Archive for July 2010

St Augustine, Harry Potter and the definition of evil

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I found this amazing lecture while researching the issue of the church and pop culture for my college small group.


Written by neehi

July 26, 2010 at 8:12 pm


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This is old news, but of such great historic importance that it is worth posting, even if it is late.  I meant to post this some time back but have had difficulty finding the time to get caught up on blogging.  Never the less, it is up now and if you have not already listened to or read Venter talk about what he and his team have done, please take the time to check it out.

FROM TED.COM: Craig Venter and team make a historic announcement: they’ve created the first fully functioning, reproducing cell controlled by synthetic DNA. He explains how they did it and why the achievement marks the beginning of a new era for science.

Written by Aaron Nee

July 18, 2010 at 11:53 am

I’m not a jerk, I just have a mild case of face blindness

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Can I wear a button that says that?


Does anyone else feel like they have this?  I know Aimee does.

In most cases, I’ve got to see a person about 8 times before I can conjure a visual of their face in my mind.  And while I am USED to seeing my own reflection in the mirror at this point in my life, for many years I was always surprised by it…the person looking at me never looked like who I expected to see.  My audio memory for people is uncanny though….but only for people’s voices, not for music or other noises.

So, your brain learns and memorizes visual and auditory information differently…..and it also processes HUMAN (vs objects, places, etc) information differently also.  So bizarre.

Does anyone have any favorite links to other interesting info on memory or brain processing?

Written by alisap

July 17, 2010 at 8:23 pm

Posted in Uncategorized

continuing the trend

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The following is a commentary inspired by this New York Times article that I received on the Catholic Worker listserv:

    “It all happened so long ago, it is, in many respects, America’s
    forgotten war, the terrible war in Korea. It ran from June of 1950
    until July of 1953. I do not, here, make any defense of the North
    Korean regime (nor, for that matter, of the authoritarian South Korean
    regime in 1950).  But simply note that one reason for the ability of
    the North Korean leaders to maintain control over an economy which
    long ago collapsed, is that the cost of the war was so terrible that
    it instilled a profound fear (and hatred) of the United States.

    Two million North Koreans were killed – half of them civilians.
    900,000 Chinese troops were killed. South Korea lost well over a
    million lives – many of them civilians.

    The American bombing of the North reduced the country to rubble. When
    the war ended, the Americans made substantial economic investments in
    South Korea, as did Japan, making possible a remarkable economic
    recovery and rise in living standards. But China in 1953 was far too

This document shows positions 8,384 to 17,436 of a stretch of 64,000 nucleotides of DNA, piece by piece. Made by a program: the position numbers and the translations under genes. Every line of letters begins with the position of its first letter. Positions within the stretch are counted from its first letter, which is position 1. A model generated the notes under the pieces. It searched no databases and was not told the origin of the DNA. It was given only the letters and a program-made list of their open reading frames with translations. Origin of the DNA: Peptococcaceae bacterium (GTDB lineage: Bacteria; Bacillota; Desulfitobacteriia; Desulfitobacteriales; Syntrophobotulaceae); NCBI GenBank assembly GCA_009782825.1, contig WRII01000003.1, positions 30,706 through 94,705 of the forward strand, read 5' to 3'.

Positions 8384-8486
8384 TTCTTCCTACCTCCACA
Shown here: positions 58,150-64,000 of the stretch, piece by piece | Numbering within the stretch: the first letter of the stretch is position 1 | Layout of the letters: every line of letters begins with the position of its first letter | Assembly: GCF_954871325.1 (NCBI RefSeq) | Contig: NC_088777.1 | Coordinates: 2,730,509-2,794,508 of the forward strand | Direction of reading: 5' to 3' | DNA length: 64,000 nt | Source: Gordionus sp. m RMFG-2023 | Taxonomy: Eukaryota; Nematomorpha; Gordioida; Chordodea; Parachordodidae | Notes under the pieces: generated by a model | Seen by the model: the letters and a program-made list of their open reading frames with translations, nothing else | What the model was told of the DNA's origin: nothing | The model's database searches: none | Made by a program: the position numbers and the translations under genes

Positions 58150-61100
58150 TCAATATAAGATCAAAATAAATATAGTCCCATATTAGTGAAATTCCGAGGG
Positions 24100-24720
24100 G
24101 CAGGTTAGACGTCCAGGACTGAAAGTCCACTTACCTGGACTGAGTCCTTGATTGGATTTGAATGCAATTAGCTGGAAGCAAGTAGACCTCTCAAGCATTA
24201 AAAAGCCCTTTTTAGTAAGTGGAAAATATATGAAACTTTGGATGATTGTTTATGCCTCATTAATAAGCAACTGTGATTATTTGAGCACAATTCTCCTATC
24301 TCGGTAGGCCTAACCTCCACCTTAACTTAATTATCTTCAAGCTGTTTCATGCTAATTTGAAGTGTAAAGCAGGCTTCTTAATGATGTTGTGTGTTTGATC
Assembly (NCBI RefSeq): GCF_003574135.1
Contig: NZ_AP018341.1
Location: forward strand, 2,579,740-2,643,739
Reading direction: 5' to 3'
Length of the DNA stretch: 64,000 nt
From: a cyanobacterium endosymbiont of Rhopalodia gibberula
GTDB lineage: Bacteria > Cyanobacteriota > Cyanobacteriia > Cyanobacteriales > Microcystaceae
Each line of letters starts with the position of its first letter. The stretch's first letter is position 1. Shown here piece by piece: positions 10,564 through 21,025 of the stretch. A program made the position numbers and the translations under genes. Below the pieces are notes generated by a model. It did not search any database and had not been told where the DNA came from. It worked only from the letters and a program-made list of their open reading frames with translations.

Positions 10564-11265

poor to make huge investments. North Korea was on its own.

    The New York Times story is part of an ongoing report of US murder of
    civilians – some of them political prisoners, most of them simply
    civilians, which occurred during the war.

    1953 is so distant now that the records are open. The dead have turned
    to dust. But one legacy is the strange regime of North Korea, which
    cannot feed its own people, but found money to build nuclear weapons.”

      This put me in mind of another article I’d read recently on CommonDreams about civilian deaths and drone bombings.

    Written by amynee

    July 14, 2010 at 7:33 am

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    God of the Gaps

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    I’d go to this guy’s church every Sunday AND Friday nights.

    I like how he speaks like a minister….how he was “called” to do what he does, how he “did not have a choice”….using the same language as people who claim to be called by God to religious service.

    I have read articles that there is a ‘God gene’ sort of thing where parts of the brain in certain individuals get more activity, response (and reward?) with religious thought that is akin to the activity that occurs in the brain of a drug user.  Some people are simply wired to think and feel about God more than others.  So I think that part of the brain  in De Grasse Tyson would be shooting off fireworks when he thinks about science and the cosmos.  I hope someone DOES do that experiment on him.  I feel similar….an excitement or almost religious fervor where you want to share this amazing information with others.  I guess I am hardwired like my mother after all!

    I’m sure Neil has his critics, but I do love what he does for bringing science to the public at large.  He does a good job at breaking down barriers and prejudices…stating how even the most brilliant minds in the world went to “Creative Design” when they ran out of explanations…, don’t call your mother an idiot when she does it.   : D

    Written by alisap

    July 11, 2010 at 9:36 am

    Scientists please

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    I just saw this guy on the Colbert Report and he was so fascinating.

    Can everyone in the family promise to at least attempt to guide our kids towards science?  Theoretical Physicists are the coolest people at ANY gathering!!!

    “We are so arrogant.  We are so conceited……we think they (aliens) are going to visit us.  I don’t think so.”
    We are ants next to a super highway wishing the people building it would come and share their technology with us.  ha!!

    Written by alisap

    July 9, 2010 at 4:42 pm

    Posted in Uncategorized